Talks begin to resolve political impasse in North Ireland
Talks to end a political stalemate in Northern Ireland got under way on Thursday, with British Prime Minister David Cameron urging all sides to work "constructively".
London: Talks to end a political stalemate in Northern Ireland got under way on Thursday, with British Prime Minister David Cameron urging all sides to work "constructively".
The cross-party talks at the Northern Ireland Assembly in Belfast included local leaders as well as British and Irish government officials.
"It is essential that we do all that we can to lift the blockages," said Cameron in London, calling on all parties to behave "constructively and with a genuine willingness to succeed".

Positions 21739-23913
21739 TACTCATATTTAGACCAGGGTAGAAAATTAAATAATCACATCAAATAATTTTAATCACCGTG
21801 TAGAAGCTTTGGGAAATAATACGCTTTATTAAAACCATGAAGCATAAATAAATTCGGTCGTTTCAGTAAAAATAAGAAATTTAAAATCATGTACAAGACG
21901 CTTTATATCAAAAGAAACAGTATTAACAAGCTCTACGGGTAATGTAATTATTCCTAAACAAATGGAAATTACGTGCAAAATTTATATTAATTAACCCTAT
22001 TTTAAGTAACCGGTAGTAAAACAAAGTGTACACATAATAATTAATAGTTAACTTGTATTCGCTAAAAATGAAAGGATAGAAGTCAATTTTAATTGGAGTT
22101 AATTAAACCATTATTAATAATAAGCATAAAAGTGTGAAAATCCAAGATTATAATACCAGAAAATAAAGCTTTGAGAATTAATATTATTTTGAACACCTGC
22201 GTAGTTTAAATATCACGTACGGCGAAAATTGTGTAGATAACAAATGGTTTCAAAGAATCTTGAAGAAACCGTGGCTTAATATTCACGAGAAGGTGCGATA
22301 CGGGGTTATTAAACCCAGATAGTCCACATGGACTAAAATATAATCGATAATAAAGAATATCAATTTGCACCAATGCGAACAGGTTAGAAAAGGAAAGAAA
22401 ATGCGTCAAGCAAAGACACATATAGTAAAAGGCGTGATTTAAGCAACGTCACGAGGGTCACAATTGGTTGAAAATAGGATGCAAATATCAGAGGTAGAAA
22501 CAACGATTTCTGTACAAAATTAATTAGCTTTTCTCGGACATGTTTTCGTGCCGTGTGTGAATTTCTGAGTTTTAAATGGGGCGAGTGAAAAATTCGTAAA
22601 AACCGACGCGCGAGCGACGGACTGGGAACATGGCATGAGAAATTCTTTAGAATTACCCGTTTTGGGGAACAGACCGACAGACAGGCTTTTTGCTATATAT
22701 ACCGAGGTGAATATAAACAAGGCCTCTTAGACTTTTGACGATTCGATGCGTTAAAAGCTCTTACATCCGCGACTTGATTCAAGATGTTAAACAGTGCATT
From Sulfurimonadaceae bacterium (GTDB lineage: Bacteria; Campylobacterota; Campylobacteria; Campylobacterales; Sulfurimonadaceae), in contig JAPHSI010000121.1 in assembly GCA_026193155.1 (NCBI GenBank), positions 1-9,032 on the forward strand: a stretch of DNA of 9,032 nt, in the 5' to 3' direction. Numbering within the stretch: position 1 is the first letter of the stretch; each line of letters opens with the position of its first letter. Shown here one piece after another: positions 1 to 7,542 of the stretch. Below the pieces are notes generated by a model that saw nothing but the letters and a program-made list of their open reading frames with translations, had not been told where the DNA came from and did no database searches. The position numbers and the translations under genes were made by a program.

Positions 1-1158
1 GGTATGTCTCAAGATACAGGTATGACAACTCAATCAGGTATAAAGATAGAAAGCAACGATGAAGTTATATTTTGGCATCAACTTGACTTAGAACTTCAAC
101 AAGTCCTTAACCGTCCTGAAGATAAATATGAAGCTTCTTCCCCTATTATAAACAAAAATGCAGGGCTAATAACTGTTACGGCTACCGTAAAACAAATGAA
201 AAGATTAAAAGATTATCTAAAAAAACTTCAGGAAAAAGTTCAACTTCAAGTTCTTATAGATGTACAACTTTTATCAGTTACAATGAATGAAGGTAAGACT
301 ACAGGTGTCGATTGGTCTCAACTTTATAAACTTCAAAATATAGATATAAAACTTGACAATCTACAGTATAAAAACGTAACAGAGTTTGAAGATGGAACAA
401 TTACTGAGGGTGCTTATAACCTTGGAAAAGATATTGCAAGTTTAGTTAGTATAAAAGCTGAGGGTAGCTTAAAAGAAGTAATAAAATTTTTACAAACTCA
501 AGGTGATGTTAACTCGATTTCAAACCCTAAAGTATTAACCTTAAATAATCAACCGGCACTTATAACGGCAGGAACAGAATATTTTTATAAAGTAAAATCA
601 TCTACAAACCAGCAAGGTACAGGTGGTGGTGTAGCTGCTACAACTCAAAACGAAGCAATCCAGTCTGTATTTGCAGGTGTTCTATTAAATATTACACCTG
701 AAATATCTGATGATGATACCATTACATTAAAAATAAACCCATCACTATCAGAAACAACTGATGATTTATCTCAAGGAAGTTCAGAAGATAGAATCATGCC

Northern Ireland`s assembly has been stuck in an impasse for months over budget disputes, as well as rows over divisive sectarian issues such as displays of flags and parades.
Cameron said that he and Irish Prime Minister Enda Kenny were expecting their representatives to report back on progress in the talks by the end of November.
The signing of the historic Good Friday Agreement peace deal in 1998 largely brought an end to 30 years of unrest known as `The Troubles`, although violence periodically flares.
But outstanding issues remain and four months of lengthy negotiations chaired by former US diplomat Richard Haass last year ended with no deal.
The US State Department last month welcomed the new talks and called on all parties "to seize this opportunity to find a way forward" and help build "an enduring peace".